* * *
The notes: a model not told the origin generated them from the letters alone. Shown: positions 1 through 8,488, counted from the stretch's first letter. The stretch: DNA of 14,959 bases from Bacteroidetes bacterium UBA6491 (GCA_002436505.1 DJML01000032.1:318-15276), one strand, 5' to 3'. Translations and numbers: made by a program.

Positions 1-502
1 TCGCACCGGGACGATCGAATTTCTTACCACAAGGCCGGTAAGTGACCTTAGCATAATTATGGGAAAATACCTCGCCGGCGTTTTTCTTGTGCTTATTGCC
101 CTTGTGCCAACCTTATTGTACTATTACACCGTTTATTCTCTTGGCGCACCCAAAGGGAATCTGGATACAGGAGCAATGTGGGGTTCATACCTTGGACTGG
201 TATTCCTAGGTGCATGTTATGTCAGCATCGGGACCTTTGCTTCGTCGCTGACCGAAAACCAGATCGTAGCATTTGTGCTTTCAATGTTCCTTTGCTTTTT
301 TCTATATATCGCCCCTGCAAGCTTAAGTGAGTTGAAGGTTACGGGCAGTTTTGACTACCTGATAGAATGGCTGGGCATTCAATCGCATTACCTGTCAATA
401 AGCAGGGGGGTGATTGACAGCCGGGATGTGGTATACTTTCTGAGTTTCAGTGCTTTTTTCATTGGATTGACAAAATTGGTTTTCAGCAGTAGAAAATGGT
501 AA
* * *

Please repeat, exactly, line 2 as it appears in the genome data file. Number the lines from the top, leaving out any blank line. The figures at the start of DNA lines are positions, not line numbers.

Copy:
Positions 1-502